The Light at the End of the Tunnel
Blitz kicks ass. Here's a story to illustrate why.
My freshman Spring, I got on a DND nickname kick. (I'm still on it.) I started trolling around the DND looking for cool nicknames that I could take. "Bro" was taken. "Sweet" was taken. Everything was taken. So I started looking around at what other people had. Some facetimey Croo people had some pretty funny ones. I wondered if faculty and staff had nicknames. Did Jim Wright have a nickname? I typed in "Jim Wright" into the DND.
No matches were found, so I took the name and instantly set it as my reply-to.
It was funny and I felt so cool. Even upperclassmen would laugh about how my reply-to was "Jim Wright." A couple weeks passed.
Then I got a blitz from Director of Outdoor Programs Daniel M. Nelson that looked really important. It was clearly intended for President Wright. I felt guilty about halting the transmission of urgent correspondence, so I replied and told the sender they should send it to the real president.
Five minutes later, I got a blitz from Warren D. Belding of Consulting Services. He said (this is why I love saving blitzes), "It has come to my attention that you have placed the first and last name of a person (jim wright) in the nickname field of your DND account. This violates the Computing IT policy. I have removed this name from your nickname field in the DND, but am requesting that you ensure this does not happen again."
At least I wasn't in any real trouble. But I do have to admit that I was impressed with the response time.
This is where things get tricky. When he went in and took the nickname out, he forgot to remove it from my reply-to.
So for a 10-minute period until I realized the mistake anybody responding to a blitz from me would send his/her response to the actual President Wright. He got a few really harmless blitzes, stuff along the lines of "let's get dinner" or "what's the reading?"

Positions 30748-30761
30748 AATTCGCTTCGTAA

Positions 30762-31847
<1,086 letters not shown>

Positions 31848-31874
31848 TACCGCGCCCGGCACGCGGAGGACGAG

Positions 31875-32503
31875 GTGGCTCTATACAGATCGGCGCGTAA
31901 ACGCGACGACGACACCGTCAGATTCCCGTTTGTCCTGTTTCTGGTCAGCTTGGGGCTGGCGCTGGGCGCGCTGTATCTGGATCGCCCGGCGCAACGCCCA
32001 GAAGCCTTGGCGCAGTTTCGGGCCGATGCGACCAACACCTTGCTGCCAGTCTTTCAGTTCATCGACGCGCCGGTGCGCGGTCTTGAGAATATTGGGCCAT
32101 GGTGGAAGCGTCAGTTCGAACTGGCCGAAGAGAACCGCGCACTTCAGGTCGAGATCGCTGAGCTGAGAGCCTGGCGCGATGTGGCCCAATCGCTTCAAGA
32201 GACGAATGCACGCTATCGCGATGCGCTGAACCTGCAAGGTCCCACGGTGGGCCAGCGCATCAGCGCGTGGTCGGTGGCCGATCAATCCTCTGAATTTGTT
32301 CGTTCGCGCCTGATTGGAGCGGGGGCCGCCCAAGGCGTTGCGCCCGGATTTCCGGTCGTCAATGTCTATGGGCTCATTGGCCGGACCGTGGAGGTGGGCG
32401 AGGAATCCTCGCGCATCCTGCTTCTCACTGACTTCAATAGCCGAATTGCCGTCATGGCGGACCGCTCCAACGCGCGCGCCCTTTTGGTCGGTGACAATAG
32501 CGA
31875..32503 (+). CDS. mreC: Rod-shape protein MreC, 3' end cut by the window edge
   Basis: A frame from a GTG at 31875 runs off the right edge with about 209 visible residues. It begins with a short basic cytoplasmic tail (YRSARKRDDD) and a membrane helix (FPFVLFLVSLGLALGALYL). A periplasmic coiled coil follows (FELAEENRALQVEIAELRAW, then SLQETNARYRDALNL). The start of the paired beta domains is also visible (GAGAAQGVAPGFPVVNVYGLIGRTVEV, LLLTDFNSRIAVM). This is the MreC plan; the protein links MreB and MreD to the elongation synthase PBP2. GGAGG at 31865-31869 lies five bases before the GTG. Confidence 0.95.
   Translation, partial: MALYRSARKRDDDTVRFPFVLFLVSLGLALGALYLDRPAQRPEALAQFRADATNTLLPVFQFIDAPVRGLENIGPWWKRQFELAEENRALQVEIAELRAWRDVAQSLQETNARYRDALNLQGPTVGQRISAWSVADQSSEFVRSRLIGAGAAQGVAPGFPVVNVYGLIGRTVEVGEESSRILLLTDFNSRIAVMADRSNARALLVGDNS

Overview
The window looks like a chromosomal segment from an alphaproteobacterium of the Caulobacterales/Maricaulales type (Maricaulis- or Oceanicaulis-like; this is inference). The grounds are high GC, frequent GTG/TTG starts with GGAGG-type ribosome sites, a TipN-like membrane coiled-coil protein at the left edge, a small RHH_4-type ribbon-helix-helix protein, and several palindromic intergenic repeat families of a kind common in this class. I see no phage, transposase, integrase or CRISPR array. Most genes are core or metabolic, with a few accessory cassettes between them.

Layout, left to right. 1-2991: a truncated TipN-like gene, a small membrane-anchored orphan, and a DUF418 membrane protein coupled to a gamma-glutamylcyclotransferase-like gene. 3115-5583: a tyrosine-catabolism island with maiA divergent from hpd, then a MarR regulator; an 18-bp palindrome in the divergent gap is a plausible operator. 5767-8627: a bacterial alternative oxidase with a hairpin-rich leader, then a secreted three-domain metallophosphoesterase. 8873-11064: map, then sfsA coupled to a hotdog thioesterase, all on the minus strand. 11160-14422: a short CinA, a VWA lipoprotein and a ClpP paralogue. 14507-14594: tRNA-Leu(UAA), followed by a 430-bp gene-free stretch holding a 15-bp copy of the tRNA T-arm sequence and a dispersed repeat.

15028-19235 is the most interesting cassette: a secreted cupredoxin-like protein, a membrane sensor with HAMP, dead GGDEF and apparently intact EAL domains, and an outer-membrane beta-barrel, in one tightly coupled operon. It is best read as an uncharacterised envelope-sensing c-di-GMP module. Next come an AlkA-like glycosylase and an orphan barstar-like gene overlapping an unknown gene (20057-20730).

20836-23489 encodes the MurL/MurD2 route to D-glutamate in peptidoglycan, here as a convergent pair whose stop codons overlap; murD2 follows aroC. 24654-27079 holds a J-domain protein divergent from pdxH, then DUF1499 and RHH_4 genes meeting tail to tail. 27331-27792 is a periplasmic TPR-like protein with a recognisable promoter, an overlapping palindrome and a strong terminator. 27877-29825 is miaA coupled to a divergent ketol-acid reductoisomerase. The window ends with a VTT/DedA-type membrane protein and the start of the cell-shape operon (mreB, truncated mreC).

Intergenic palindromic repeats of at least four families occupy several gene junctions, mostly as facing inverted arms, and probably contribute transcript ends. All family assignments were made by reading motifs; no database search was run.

At the time, however, I was also having a conversation with Matthew Paul Ritger '10 (I saw him over Green Key and asked if it was cool to tell this story. He told me to use his full name). The conversation centered around The D's spring banquet, which is kind of like formal for The D except without dates and with less alcohol and there's also a speaker at the event. Matthew was complaining that Arts staff enthusiasm for the banquet that year was particularly lackluster. So I told him, "matthew, the way to get US enthusiastic is for YOU to promise to be an embarassing [sic], blacked-out mess."
He highlighted my text and responded with, "Oh please, this is the baseline assumption for all D events. It's part of my job description."
Fortunately (or unfortunately, depending on how you look at it), that blitz went to James E. Wright, not Thomas J. Mandel.
The next blitz to arrive in Matthew's inbox was this gem:
From: James E. WrightTo: Matthew P. RitgerSubject: Re:Dear Matthew,I am not sure who your are negotiating with here, but I am not part of this conversation. And I don't believe that I want to be!sincerely,James Wright
I'm going to forgive President Wright for his typo, and applaud him for his exclamation point. And the poise with which he handled the situation.
Doesn't blitz kick ass? R.I.P., for real.
THE LIGHT AT THE END OF THE TUNNEL is that at the end of four years, I don't have some huge lesson that I've learned and I haven't had any traumatic events that fundamentally changed me. What I'm left with are four years of stories and experiences and memories that add up to one helluva meaningful collage. I'm going to remember that story for the rest of my life. Or the time my freshman floor threw a formal using SIPS money and invited a professor to make it legit. Or seeing Kevin Bacon play pong freshman year. Or taking the AD dogs to swim in the river every day during sophomore Summer. Or what it felt like to finish my thesis. Or the great friends I've made along the way. They're all pieces of the same puzzle. And if I think that it all makes sense right now, I can't even imagine the kind of clarity I'm going to get on June 12.